“We expect that the Lucas Cultural Arts Museum would generate between $2 and $2.5 billion in direct economic impact over ten years,” says Gillian Darlow, who co-chaired a task force to find a site for the museum in Chicago.

Attracting visitors is a pretty safe bet. Star Wars fans are devoted and they spend money. (A full storm-trooper costume can cost upwards of $1,200.)

But some conservationists and football fans aren’t crazy about the proposed site for the museum -- currently, it’s the Chicago Bears’ parking lot.

The economic backdrop to China's terrorist attacks

Thu, 2014-05-22 04:19

Chinese officials are calling it a terrorist attack. Early this morning in the western city of Urumqi, 31 people were killed and at least 90 others injured when vehicles plowed into a crowded market and then exploded. It’s the latest in a series of attacks in China. In March, a knife attack by a group of men killed dozens in Southwest China, and just a few weeks ago, a bombing and knife attack at a train station in Urumqi, injured dozens more. China’s government have blamed the previous attacks on Uighur separatists -- Uighurs are an ethnic Muslim minority who live in China’s vast Northwest region of Xinjiang, a Chinese province roughly the size of Alaska that borders Central Asia. China has so far not blamed any particular group for today’s attack.

#Xinjiang blast: Police cordoned off the scene after the explosion that has killed unknown number of people on May 22 pic.twitter.com/lZQRIAOC8C

— People's Daily,China (@PDChina) May 22, 2014

Today’s attack comes a week after the trial runs for a line that will connect Xinjiang with the rest of China by high-speed rail for the first time. In the past, Xinjiang was always considered very far away from the rest of China -- parts of it are closer to Baghdad than they are to Beijing and the people who live their have Caucasian facial features, many Uighurs don’t speak Chinese. But now a new train will reduce what was a trip that took days into hours, and that underscores China’s political control over this region, extending to economic control. Historically, Uighurs have always been businessmen -- this is the home to the ancient silk route. But these days, many Uighurs are frustrated because they feel they’ve lost a lot of economic decision-making power over their homeland to people they consider outsiders from Eastern China who now dominate government and business there.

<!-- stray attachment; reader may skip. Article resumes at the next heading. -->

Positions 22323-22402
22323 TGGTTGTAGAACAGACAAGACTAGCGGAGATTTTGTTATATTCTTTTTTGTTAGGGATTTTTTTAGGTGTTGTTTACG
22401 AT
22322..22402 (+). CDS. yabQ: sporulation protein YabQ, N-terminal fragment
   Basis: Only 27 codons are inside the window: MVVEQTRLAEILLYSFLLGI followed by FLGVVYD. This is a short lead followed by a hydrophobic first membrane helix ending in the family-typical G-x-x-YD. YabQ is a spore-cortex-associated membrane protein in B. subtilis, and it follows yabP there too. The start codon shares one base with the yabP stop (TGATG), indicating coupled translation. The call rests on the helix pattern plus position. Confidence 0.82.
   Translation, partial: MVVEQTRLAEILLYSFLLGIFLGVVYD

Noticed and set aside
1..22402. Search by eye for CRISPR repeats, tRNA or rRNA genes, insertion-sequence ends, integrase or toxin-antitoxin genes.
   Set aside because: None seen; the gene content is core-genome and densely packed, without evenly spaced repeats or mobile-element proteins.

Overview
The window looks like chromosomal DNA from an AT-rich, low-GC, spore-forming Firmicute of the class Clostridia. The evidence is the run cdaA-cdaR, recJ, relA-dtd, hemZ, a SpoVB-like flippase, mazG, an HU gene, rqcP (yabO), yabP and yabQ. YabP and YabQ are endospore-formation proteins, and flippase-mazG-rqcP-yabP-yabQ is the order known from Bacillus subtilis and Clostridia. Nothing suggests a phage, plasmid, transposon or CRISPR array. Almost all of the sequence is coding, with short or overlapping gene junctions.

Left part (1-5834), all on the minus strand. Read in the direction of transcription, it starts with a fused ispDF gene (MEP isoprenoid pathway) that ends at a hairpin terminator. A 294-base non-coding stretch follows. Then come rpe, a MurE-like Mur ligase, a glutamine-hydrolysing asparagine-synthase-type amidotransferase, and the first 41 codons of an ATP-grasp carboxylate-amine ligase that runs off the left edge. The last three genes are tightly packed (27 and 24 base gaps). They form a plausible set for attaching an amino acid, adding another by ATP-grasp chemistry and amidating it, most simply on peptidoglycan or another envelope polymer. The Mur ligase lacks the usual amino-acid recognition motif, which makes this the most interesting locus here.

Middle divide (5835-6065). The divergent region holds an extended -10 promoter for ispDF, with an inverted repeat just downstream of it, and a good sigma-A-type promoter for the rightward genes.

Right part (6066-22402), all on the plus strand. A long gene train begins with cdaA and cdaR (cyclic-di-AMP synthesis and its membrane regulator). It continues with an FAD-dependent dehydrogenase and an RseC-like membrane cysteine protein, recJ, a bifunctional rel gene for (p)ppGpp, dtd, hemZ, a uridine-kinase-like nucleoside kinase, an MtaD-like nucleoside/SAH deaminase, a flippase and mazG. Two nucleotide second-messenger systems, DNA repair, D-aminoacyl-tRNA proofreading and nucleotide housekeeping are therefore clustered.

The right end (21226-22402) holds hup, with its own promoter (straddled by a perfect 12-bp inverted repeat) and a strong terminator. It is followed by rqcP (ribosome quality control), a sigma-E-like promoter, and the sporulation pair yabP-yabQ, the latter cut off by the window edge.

Terrorist attack kills at least 31, injures 94 at Urumqi market http://t.co/f7G9RxXCQp

— China Xinhua News (@XHNews) May 22, 2014

 

The economic backdrop to China's terrorist attacks

Thu, 2014-05-22 04:19

Chinese officials are calling it a terrorist attack. Early this morning in the western city of Urumqi, 31 people were killed and at least 90 others injured when vehicles plowed into a crowded market and then exploded. It’s the latest in a series of attacks in China. In March, a knife attack by a group of men killed dozens in Southwest China, and just a few weeks ago, a bombing and knife attack at a train station in Urumqi, injured dozens more. China’s government have blamed the previous attacks on Uighur separatists -- Uighurs are an ethnic Muslim minority who live in China’s vast Northwest region of Xinjiang, a Chinese province roughly the size of Alaska that borders Central Asia. China has so far not blamed any particular group for today’s attack.

#Xinjiang blast: Police cordoned off the scene after the explosion that has killed unknown number of people on May 22 pic.twitter.com/lZQRIAOC8C

— People's Daily,China (@PDChina) May 22, 2014